Feb 16

Walls coming up

by in Guatemala, North America

Yesterday, I took the morning launch from Livingston to Rio Dulce, passing through the beautiful Rio Dulce canyon. From Rio Dulce, I took a bus to Santa Elena where someone from Volunteer Peten was able to pick me and bring me to the family in San Andres I am staying with. After meeting them and dropping my backpack in my room, I headed to the library that Volunteer Peten finished in October 2007. It seemed to be getting plenty of traffic from mostly 7-15 year old kids and I tried to help them out with locating material and answers to questions for one and a half hours in the library.

The Family is headed by Oscar (who I still haven’t met) and Carmelina. Their children are Kendall, Iraisa, Ingrid, Oscar and Isaura and they have a dog whose name I don’t recall although I expect he likes me by now given how much food I passed down to him during lunch. Not that the food is bad. The food at the house of the Mayan family I’m staying with is quite good. Actually, I was surprised when they served chicken at lunch. This along with a few other indicators has led me to believe they are not that poor nor is San Andres that poor a town, although not affluent by any means either. For one, almost everyone has electricity and my family even has a TV and VCR. Water does go out from time to time and the dining room is outside under a tin roof but living area and kitchen are in a one level concrete structure. There is one bathroom attached to the structure but it’s also on the outside. My room is very basic but I’m happy with it. The roads around here are pretty decent even though one doesn’t run up to this family’s house or any of their neighbors. This is mainly because they live right above Lake Peten Itza and the slope going down to the lake is extrmely steep. The views to the lake from their house are superb. Most people and many kids have cell phones, again not selling me on the being very poor thing.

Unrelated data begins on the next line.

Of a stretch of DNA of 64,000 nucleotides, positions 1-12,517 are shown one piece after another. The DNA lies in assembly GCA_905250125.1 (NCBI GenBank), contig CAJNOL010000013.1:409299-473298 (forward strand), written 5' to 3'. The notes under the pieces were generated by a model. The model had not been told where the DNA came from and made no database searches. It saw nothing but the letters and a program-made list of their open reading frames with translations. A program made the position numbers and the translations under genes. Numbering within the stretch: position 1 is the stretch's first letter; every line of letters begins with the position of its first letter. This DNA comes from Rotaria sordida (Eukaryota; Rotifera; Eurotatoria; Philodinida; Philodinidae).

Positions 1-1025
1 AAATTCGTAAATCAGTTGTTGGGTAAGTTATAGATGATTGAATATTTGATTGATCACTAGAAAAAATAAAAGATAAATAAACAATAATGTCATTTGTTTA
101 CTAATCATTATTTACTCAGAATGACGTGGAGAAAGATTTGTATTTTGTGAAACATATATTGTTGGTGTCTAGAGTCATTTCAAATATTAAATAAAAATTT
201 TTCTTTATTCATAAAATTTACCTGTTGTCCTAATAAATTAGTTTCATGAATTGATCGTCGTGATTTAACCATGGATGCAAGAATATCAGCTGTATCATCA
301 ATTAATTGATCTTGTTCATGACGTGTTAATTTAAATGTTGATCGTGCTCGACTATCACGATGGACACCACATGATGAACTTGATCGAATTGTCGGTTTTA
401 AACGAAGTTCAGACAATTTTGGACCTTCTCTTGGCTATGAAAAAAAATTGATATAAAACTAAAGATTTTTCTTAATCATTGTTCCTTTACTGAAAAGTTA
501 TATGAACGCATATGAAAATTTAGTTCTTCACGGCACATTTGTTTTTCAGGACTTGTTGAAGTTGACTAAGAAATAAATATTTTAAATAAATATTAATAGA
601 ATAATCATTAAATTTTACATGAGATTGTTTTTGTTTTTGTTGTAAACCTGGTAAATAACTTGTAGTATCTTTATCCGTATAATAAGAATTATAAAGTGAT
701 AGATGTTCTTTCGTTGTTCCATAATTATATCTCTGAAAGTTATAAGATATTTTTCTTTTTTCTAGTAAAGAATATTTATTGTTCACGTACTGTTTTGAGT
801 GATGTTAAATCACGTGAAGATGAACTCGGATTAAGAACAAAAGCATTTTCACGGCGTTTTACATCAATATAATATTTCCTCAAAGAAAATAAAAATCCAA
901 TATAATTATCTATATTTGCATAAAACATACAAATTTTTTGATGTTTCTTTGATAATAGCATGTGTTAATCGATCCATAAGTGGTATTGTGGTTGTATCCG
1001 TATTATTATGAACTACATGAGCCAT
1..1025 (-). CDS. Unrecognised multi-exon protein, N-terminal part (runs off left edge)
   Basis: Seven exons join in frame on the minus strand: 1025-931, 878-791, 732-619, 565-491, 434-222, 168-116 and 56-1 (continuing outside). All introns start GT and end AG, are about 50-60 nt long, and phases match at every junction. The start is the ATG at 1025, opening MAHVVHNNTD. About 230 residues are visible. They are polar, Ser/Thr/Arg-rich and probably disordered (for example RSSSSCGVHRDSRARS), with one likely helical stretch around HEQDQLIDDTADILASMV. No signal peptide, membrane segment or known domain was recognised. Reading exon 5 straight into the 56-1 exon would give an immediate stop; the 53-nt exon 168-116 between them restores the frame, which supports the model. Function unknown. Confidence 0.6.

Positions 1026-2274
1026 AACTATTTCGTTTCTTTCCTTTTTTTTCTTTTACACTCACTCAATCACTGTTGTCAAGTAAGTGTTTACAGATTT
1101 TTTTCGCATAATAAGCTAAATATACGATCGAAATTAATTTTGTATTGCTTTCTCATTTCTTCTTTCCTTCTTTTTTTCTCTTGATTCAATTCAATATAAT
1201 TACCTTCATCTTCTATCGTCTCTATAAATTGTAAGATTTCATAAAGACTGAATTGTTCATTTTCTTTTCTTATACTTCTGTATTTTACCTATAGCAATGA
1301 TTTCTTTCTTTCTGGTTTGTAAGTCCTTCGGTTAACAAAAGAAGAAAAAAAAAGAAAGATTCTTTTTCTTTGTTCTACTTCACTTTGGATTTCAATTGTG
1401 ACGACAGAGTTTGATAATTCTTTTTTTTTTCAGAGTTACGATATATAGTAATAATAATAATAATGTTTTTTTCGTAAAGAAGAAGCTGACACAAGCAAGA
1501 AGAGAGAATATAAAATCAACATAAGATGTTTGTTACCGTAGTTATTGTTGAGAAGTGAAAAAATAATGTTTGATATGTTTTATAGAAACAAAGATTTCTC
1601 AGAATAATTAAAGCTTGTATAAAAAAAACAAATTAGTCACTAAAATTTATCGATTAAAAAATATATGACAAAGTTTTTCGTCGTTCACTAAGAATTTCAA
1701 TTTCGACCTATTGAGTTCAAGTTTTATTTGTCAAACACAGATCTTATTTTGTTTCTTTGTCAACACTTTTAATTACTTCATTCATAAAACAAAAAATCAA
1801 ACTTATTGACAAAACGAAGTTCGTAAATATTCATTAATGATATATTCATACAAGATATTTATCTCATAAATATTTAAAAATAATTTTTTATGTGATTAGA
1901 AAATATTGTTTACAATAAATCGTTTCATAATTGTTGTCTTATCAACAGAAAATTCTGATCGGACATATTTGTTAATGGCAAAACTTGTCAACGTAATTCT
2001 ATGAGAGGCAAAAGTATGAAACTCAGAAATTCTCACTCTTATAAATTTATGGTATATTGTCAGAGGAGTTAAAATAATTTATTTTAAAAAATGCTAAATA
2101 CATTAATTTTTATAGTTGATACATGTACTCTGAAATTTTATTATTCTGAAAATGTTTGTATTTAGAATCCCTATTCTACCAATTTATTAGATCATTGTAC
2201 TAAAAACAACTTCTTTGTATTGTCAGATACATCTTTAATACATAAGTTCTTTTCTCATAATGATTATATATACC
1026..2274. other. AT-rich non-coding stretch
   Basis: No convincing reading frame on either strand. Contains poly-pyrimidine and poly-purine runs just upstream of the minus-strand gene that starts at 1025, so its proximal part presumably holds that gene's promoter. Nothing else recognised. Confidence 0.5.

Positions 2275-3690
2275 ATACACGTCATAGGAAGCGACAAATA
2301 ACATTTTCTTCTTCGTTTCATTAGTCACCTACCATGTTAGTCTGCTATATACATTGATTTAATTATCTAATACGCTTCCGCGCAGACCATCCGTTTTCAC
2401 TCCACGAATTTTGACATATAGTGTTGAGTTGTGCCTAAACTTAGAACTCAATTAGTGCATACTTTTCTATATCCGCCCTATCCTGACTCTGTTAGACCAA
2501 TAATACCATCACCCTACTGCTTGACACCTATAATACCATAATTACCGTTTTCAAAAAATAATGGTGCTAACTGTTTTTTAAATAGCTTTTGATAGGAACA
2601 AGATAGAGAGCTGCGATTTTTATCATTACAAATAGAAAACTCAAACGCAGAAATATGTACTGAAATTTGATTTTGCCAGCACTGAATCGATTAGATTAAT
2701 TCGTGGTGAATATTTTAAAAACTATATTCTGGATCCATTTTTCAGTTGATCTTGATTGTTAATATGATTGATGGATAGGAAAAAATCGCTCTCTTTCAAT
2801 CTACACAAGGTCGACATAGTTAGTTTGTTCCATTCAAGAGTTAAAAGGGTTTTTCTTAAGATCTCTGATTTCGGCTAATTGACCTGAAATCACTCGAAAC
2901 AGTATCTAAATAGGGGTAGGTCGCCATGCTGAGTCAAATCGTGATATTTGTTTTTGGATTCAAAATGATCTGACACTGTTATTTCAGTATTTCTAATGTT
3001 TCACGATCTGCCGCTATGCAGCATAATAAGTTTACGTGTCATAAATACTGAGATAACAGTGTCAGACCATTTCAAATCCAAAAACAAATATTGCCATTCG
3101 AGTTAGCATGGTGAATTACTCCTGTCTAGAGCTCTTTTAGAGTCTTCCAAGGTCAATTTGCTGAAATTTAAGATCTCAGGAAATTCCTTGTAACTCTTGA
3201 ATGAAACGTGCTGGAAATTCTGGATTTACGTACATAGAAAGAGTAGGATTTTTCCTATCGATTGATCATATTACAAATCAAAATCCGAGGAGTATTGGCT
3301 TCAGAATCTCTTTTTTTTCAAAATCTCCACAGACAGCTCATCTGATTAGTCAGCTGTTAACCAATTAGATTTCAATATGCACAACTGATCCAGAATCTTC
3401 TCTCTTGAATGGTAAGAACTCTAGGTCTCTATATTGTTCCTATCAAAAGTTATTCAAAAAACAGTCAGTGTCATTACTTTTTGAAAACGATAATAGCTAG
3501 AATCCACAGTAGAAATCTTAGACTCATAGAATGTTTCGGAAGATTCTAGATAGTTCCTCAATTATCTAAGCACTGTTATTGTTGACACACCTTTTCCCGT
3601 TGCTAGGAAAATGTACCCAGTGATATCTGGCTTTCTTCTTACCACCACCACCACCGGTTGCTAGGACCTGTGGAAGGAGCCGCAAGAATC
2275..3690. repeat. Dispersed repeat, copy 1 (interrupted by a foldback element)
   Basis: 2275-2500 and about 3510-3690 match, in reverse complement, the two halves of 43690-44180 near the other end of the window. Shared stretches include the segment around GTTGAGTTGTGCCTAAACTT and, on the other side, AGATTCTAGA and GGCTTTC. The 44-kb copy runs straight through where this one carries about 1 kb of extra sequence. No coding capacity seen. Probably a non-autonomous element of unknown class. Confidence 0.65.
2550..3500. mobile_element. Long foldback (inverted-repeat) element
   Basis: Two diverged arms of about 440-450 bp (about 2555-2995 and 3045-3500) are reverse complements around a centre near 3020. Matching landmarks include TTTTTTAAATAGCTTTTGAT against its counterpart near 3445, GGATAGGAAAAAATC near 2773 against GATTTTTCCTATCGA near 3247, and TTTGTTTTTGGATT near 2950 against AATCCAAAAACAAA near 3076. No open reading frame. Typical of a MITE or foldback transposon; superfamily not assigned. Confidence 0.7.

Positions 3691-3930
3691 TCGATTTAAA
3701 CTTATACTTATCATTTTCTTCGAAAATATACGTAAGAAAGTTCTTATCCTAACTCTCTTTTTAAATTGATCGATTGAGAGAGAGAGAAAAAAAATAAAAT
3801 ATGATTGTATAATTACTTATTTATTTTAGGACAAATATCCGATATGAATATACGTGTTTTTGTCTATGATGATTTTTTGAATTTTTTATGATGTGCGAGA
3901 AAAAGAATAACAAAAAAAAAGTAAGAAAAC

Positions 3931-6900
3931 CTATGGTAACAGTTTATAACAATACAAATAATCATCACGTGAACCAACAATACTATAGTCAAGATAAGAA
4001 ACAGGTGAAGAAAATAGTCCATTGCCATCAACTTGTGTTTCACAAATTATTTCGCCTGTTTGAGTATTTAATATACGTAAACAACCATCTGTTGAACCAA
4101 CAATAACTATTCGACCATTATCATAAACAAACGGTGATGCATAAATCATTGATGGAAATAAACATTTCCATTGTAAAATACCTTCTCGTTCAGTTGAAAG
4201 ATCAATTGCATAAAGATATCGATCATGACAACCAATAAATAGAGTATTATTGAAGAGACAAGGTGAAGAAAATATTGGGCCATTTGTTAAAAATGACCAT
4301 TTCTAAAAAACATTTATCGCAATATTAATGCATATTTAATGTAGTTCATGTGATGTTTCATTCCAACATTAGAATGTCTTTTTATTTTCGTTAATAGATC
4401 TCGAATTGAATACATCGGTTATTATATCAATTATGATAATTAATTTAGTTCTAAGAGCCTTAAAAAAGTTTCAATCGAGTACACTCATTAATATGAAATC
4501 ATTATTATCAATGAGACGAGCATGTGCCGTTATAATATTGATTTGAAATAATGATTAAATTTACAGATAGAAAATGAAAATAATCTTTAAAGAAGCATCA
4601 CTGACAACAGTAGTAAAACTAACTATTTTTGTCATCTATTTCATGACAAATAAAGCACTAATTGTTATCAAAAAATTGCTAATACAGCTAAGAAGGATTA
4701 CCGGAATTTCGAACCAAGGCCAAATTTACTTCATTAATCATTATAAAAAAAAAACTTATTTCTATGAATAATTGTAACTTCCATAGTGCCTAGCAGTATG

This morning, I got a hands on education in construction, mixing concrete, mixing cement, carrying and laying bricks, filling the spaces with cement and filling in concrete around the rebar. The school we are constructing has 8 classrooms and a bathroom in an L shape. The foundation was done when I arrived this morning and I worked 4-5 hours alongside 40 9-12th grade volunteers from Conneticut before lunch. Working alongside kids and listening to their humor and teasing of one another got me feeling pretty young myself and I started acting the same and that didn’t wierd them out so I was happy. When I was diving in Utila, I had some 4 18 year olds in my Open Water diving class and for whatever reason, they were wierd about hanging out with us older folks who were 27-32. Anyway, it felt like we got a decent amount of building done and learned a ton so tomorrow I expect we will be far more efficient and accomplish much more.

After grabbing lunch with Carmelina’s family who live a 30 minutes walk away from the site, I started my Spanish lessons with Rember who is a surprisingly good Spanish teacher given how little English he knows. I took 3 hours of lessons which I hope to continue everyday over the time I’m here and feel very optimistic I will learn a lot.

I will try to borrow a camera so I can take some pictures. I’m still pretty bummed about my camera getting stolen in Puerto Barrios but I’m getting over it. Still sucks given how many great pictures I had taken and the effort that went into some of them. Will update again soon! Bye!

Leave a Reply